January 04, 2011
Perhaps it is a result of all the time I've spent in Africa, but at least for big game, tiny bullets driven at high speeds have never appealed to me.
Mild-mannered, medium-bore cartridges get the job done. The .338 Federal, for example, is a great round for hunting black bear. The author (left) and Federal's Jason Nash pose with this fine B.C. blackie that Greg downed with the .338 Fed.
And the more time I spent hunting the bigger African plains-game species, especially in thick brush, the more I came to value a bit more bullet weight and frontal area than the average .30 packed. Lots of research and some trial and error led me to moderate-velocity, medium-bore cartridges early in my hunting career.
My medium-bore love affair began with an old Remington Classic in .35 Whelen. It drove tacks and hammered game up to 750 pounds with its favorite 225-grain Partition at 2,620 fps. Over the course of several seasons, I used it on kudu and wildebeest in Africa, black bears in B.C., and hogs and whitetails here in Texas. It wasn't a fancy gun, and its ballistics sure didn't spark a lot of interesting campfire conversations, but that rifle flat out got 'er done.
My current .35 Whelen is a custom number I had built on a Charles Daly Mauser action. That action is notoriously rough, and locktime is best measured with an hourglass than a stopwatch, but it usually makes a pretty good shooter. So I slapped a 22-inch, medium-contour Benchmark barrel on it and bedded the whole thing into a sand-camo McMillan stock. With its Kaps Optics 2-8X 42mm riflescope, it's a bit too heavy to tote in the high country, but it points and balances beautifully.
Nothing about my Whelen screams "precision," but it is one of the most accurate over-thirty-caliber guns I own. I've never bothered to handload for it because the first load I tried--Federal's 225-grain Trophy Bonded Bear Claw--prints half-inch, five-shot groups with astounding regularity. I haven't hunted that much with it, but I've used it to slay a pile of pigs, and I have come to love that rifle, rough edges and all.
I let my moderate medium-bore fascination fall by the wayside until I began testing the then-top-secret .338 Federal cartridge in 2005. The new cartridge's short case and lethal ballistics were immediately appealing to me. If you have a need for speed, it may not be for you, but a 200-grain Fusion bullet at 2,700 fps will do for the majority of North American hunting out to as far as most folks should be shooting. Heck, its 3,237 foot-pounds of muzzle energy are more than enough for most African game, too. Considering its considerable punch, it's a mild-recoiling cartridge, producing only 22 to 23 ft-lbs of recoil when fired from an 8-pound rifle.
On paper, the cartridge had much to recommend it, so I was anxious to test it on game. In Texas, my clients and I shot a dozen animals from small-bodied deer up to big hogs and a large bison cow. In B.C., I used it to take a stocky black bear. Two caribou bulls fell to the short .338 cartridge in Quebec a few months later. Though it didn't belch fire or bruise my shoulder, the .338 Federal folded game and was easy on my shoulder and ears. Once again, a mild-mannered medium-bore cartridge stole my heart, though I still needed to find the perfect rifle to launch it.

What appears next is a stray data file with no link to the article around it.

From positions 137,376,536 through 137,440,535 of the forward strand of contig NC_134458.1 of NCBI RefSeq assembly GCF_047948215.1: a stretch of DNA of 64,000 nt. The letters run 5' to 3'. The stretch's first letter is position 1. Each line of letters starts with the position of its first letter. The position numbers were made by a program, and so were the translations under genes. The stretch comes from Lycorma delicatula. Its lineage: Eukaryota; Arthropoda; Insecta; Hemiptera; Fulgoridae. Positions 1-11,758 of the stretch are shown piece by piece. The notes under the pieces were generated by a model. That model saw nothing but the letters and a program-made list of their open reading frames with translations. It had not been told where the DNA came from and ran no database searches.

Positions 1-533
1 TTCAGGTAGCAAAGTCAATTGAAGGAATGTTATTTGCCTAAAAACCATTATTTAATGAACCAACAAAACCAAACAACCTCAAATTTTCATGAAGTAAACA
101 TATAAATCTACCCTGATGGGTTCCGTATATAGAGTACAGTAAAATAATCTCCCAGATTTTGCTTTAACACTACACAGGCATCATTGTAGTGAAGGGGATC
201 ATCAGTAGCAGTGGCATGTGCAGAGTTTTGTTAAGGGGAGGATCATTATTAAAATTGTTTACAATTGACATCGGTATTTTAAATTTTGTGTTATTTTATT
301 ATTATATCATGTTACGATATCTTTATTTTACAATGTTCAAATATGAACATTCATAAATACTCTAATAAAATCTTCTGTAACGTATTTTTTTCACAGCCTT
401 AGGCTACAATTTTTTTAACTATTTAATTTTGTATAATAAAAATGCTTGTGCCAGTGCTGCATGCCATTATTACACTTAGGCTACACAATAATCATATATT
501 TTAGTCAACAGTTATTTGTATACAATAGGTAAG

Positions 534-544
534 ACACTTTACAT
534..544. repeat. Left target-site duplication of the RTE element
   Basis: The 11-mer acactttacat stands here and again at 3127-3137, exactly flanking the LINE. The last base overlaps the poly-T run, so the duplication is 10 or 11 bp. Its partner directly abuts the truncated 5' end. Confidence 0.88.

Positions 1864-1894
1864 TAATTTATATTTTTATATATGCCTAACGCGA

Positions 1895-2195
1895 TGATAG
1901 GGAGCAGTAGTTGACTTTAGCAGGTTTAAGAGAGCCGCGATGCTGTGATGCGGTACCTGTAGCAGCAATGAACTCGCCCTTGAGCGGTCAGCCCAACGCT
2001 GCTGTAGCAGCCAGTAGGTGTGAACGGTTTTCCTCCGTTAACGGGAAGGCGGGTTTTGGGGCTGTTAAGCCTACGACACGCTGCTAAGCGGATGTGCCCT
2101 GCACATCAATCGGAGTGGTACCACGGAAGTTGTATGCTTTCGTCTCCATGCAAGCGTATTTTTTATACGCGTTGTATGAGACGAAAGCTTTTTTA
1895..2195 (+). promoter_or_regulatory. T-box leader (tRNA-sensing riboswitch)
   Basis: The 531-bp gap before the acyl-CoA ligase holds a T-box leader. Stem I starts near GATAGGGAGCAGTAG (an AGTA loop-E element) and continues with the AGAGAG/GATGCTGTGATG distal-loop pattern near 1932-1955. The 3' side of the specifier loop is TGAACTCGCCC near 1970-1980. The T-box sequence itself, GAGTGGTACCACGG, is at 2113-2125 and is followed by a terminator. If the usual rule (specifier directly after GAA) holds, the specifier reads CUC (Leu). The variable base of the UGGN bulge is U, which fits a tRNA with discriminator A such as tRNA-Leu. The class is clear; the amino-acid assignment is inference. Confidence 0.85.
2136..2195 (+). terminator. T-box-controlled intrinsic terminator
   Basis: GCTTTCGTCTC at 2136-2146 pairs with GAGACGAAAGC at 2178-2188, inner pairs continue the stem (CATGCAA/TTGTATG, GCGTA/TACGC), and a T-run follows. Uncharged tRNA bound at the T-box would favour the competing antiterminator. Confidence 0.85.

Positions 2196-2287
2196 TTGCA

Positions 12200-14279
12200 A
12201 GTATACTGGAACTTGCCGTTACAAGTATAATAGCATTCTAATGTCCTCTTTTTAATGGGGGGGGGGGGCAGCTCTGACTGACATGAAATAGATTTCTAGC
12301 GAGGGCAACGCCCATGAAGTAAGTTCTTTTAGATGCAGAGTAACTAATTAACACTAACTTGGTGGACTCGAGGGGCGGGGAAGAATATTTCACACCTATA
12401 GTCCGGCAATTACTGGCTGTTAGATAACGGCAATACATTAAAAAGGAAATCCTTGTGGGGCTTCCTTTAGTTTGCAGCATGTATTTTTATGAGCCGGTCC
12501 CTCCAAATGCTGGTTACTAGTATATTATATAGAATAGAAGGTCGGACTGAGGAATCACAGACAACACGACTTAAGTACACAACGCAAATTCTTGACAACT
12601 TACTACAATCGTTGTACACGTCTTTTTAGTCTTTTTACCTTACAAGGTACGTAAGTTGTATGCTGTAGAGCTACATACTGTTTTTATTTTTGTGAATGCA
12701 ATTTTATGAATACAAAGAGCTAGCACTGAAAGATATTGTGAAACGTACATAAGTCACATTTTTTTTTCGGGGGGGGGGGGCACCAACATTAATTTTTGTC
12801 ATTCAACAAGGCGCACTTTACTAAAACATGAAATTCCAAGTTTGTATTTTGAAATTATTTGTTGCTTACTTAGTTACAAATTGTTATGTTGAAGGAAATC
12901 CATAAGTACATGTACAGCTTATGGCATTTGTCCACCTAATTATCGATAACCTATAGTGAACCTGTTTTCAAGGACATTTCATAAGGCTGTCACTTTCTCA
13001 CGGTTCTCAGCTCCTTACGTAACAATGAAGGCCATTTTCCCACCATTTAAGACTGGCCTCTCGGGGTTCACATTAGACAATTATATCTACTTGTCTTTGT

The only factory gun chambered for the .338 Federal I could get my hands on back then was a T/C Pro Hunter. It was accurate, weatherproof, and a blast to shoot, but I envisioned a short, handy bolt-action carbine as the perfect platform for the powerful new cartridge. Since one wasn't available, I decided to build one on a Remington Model 700 action.
To minimize weight, I used a 21-inch, number three-contour barrel from Benchmark. The .338 Federal is efficient enough that I didn't think I would lose enough velocity to matter by lopping off an inch of barrel, but the gain in the handling department would, in my opinion, more than offset any velocity loss. I had the rifle bedded into a McMillan fiberglass stock with the ultralight Hunter's Edge fill.
I really wanted iron sights on my .338 rifle. Ostensibly, this was for "backup," but I really did it because I thought a barrel-band front sight would look cool on the little carbine. For the rear sight, I used a pop-up peep sight built by Jim Brockman that attaches to the rear Talley scope bases. Talley rings secure a Kahles 1.5-6X riflescope with an illuminated reticle.
I ordered an illuminated dot reticle because I planned to use my new rig primarily for black bear and hog hunting. Though the 3-MOA dot makes it hard to shoot tiny groups, it shines in the field. At last light, that bright, red dot stands out beautifully against a dark boar's hide. And despite the oversize reticle, I've shot enough half-inch groups with Federal's 200-grain Fusion load to know the rifle is capable of much more. The few preproduction samples of Federal's new Tipped Trophy Bonded Bear Claw load I could get my hands on shot equally well, and that is the load I toted on my recent B.C. black bear hunt.
Though I've only had it a few months, I've toted my new rifle afield 20 days. I carried it far more than I shot it, but I did shoot a black bear and an axis deer with it. The .338 Federal worked as well as I expected, and my new custom rig proved to be the perfect match for the little cartridge. It is compact and light enough that it is a joy to carry, but it shoots like a target rifle and hits like a hammer. Its manageable recoil is another plus.
I shouldn't be shocked at the .338 Federal's mediocre reception. After all, moderate-velocity mediums have never sold all that well. Still, its popularity seems to be growing steadily enough that I am quite confident it's here to stay. And that's a good thing because, in my humble opinion, Federal's proprietary cartridge is a standout among those marvelous mediums.